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5 Pioneers Who Paved the Way for Women in Finance

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Women’s rights have come a long way, from earning the right to vote to serving on the U.S. Supreme Court — and that’s true for women’s finances, too. For example, President John F. Kennedy signed the Equal Pay Act in 1963, which prohibited sex-based wage discrimination. And in 1974, women could own a credit card in their name for the first time, thanks to the Equal Credit Opportunity Act.

But as of 2019, only 21% of businesses were women-owned, according to the U.S. Census Bureau. There’s clearly room for improvement, especially with pay parity, says Ismat Mangla, LendingTree senior director of content.

“Women are still overrepresented in lower-paying occupations,” Mangla says. “Women still face discrimination as they climb the corporate ladder. Women bear the brunt of caregiving, whether it’s for children or parents, and are often punished for taking time off to be the primary caregivers of children. Research shows that motherhood usually means a decrease in a woman’s earnings, while fatherhood does the opposite for men.”

Still, it’s useful to look back and see how far we’ve come to gain inspiration as we move forward. It’s also important to recognize the people who’ve broke through finance-related barriers to help us get to where we are. In honor of Women’s History Month, here are five women who’ve helped shatter various glass ceilings in the world of finance.

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No. 1: Abigail Adams, investor

Abigail Adams was the first documented female investor in the U.S., despite being considered her husband’s property by colonial standards and not being legally allowed to manage money. She was also the first lady, married to second U.S. President John Adams (1797 to 1801), as well as mother to President John Quincy Adams, who served from 1825 to 1829. Through her smart investing choices, she was able to create wealth for her family.

Even more impressive, Adams was self-educated, atypical of her time.

No. 2: Maggie Lena Walker, bank president

Maggie Lena Walker was the first woman — and the first woman of color — in the U.S. to be president of a bank. In 1903, she founded St. Luke Penny Savings Bank, based in Richmond, Va.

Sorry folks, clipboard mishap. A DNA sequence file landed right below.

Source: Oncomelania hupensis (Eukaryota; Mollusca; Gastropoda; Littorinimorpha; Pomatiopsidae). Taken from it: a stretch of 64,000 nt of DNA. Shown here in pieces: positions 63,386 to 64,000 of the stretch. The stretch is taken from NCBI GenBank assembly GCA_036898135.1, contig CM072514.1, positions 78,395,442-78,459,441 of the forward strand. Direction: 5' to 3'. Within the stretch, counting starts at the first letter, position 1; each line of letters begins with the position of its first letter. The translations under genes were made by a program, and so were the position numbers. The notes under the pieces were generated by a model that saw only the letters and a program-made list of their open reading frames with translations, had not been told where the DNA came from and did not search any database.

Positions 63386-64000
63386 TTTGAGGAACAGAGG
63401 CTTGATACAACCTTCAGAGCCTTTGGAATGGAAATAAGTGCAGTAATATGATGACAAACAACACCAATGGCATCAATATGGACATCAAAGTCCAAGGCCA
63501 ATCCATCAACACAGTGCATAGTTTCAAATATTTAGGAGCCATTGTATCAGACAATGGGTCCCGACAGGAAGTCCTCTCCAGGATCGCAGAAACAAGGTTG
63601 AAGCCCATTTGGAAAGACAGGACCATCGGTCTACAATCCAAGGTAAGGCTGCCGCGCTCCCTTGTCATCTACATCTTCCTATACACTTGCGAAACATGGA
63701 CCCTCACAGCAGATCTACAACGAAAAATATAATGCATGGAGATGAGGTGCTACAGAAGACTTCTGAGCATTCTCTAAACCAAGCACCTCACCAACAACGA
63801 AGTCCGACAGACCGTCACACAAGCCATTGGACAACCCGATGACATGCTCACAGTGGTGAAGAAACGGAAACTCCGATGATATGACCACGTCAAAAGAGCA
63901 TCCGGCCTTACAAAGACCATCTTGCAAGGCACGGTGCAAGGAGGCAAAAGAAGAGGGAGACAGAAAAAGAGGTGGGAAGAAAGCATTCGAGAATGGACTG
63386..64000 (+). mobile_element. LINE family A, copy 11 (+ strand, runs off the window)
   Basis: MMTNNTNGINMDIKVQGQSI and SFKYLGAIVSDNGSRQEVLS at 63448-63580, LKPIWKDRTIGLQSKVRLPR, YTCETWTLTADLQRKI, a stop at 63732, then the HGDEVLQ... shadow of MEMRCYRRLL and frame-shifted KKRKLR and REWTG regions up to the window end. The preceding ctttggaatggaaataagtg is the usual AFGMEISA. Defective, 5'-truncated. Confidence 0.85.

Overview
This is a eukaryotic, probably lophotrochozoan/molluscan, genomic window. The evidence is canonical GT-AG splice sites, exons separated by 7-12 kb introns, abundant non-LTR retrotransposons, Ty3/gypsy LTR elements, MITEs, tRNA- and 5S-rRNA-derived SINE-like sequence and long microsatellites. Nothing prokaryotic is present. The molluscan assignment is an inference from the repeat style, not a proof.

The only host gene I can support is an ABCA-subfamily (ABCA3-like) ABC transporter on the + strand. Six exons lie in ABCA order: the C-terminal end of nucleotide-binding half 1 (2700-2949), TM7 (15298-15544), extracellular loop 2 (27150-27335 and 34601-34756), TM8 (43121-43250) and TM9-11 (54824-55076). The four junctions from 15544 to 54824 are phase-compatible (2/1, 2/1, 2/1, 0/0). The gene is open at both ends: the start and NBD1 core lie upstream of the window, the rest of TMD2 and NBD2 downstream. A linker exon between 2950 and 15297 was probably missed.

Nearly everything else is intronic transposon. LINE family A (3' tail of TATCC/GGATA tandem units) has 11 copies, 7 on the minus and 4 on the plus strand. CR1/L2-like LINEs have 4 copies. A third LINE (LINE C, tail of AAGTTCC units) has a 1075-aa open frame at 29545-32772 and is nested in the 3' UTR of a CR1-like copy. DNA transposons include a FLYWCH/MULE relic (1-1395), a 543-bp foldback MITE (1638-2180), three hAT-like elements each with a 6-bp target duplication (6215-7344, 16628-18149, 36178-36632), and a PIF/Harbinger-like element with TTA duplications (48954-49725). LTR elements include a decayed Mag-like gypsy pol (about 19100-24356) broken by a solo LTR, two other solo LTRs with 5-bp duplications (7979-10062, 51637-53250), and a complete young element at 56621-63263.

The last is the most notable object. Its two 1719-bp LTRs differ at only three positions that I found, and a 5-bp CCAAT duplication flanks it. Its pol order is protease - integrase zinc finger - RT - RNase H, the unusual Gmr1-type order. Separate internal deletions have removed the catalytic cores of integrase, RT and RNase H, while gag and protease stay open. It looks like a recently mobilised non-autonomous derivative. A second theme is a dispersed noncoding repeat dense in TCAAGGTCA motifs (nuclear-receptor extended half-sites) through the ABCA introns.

The bank grew to more than 50,000 members in its first two decades in operation, and notably survived the Great Depression after consolidation with two other black-owned banks in the 1930s. The result of this merger, Consolidated Bank and Trust (for which Walker chaired the board of directors), existed as the country’s oldest bank in operation under Black ownership until 2005.

According to the National Women’s History Museum, Walker’s “entrepreneurial skills transformed Black business practices while also inspiring other women to enter the field.”

No. 3: Janelle Jones, chief economist

Janelle Jones was the first woman of color to be the chief economist at the U.S. Department of Labor, appointed to the position in 2021 by President Joe Biden.

Currently, she serves as chief economist at the Service Employees International Union. Her work has focused on topics such as racial inequality, unions and unemployment.

Not only is she a trailblazer for modern times, but she’s also a finance figure to look out for.

No. 4: Janet Yellen, U.S. Treasury secretary

If you follow financial news, Janet Yellen’s name is familiar. She serves as the secretary of the U.S. Department of the Treasury, and was previously the chair of the Federal Reserve Board of Governors — the first woman to hold either of those positions.

Her time at the Fed, which began in 2014, was also notable for job and wage growth during a time of lower interest rates.

No. 5: Gail Pankey-Albert, stock exchange seat holder

Gail Pankey-Albert was the first Black woman to hold one of the highly coveted seats on the New York Stock Exchange (NYSE) floor. She accomplished that in 1981 after working several jobs on the NYSE straight out of high school. Her previous roles included punch-card carrier and squad messenger.

She went on to become vice president and director of floor operations for financial firm Fahnestock and Co. Inc. Later, she launched an institutional trading firm of her own and went on to earn a bachelor’s degree in business administration from New Jersey’s Thomas Edison State University.

“We’ve made a lot of strides, but we still have a long way to go,” Mangla says. “The onus is on our society to make structural change and build systems more equitable for all. The number of women investors is surging, but it’s still not where it needs to be. To build long-term wealth, we need women to be educated and savvy investors.”

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